Thoroughbred Trainers Can Learn from Gold Medal Hurdler

American Aries Merritt won gold in the 110m hurdles this week, and immediately afterwards gave credit to an adjustment to his training program.

Throughout his career, Merritt entered the starting blocks as above; with his dominant (stronger) leg forward in an effort to explode when hearing the starter’s pistol. This practice led him to the first hurdle in 8 steps, but his race performances were inconsistent and the injury bug was always around. Rather than continue to fight the same battles, he changed this offseason to a 7 step approach – which forced him to start from the blocks with his weaker leg forward – a dramatic change in technique.

After some early struggles, he ran world-leading times of 12.93 three times in 2012 before this week’s triumph in London. Prior to the switch, his career best effort was 13.09 back in 2007. Now, what can the US thoroughbred industry learn from this seemingly unrelated sport?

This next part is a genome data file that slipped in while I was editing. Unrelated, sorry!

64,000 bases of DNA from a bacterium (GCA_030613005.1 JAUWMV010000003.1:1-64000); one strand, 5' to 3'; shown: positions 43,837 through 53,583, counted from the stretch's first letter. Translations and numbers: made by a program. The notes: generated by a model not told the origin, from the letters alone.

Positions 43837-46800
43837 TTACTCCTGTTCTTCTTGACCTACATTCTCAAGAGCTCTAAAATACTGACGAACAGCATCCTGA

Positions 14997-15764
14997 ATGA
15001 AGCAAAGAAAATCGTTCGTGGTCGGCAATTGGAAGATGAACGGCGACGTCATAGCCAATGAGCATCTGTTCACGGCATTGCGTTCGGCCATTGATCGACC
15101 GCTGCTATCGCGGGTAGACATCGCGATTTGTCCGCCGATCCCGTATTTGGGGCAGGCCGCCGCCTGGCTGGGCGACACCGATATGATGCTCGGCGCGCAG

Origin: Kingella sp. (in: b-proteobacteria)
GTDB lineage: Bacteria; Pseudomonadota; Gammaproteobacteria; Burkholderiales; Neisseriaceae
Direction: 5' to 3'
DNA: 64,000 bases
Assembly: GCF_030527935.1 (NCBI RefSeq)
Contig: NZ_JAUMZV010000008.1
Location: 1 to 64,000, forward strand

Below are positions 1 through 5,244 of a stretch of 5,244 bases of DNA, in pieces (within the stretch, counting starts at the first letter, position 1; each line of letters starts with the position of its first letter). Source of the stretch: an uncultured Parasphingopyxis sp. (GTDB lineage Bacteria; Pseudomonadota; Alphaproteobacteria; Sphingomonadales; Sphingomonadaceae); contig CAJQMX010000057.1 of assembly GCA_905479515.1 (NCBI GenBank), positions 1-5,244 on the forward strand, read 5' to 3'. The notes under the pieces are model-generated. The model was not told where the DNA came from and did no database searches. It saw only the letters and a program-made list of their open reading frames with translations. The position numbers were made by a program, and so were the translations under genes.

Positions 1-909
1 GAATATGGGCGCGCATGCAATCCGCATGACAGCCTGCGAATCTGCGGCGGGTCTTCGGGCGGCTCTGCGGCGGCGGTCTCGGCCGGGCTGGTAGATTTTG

Horses don’t start from blocks, obviously – but they do run around left hand turns exclusively in racing and in training here in America.

According to Florida-based racing consultant Earl Ola:

“America’s dirt racetracks are by necessity slanted down to the inside rail for drainage necessary to facilitate daily racing, plus our banked turns are slanted even more. Slow motion video clearly shows that the right legs of American trained Thoroughbred racehorses always hit the ground before their left legs. This situation is exacerbated by American Thoroughbred’s training and racing counter clockwise (left turn) only.  Left turn only racing and training on slanted (one slant) racetracks is the primary cause of our far too high breakdown percentages. Their unbalanced action is further exacerbated by the fact that most American Jockeys and many exercise riders ride acey ducy placing their weight slightly off center on our racehorses back.”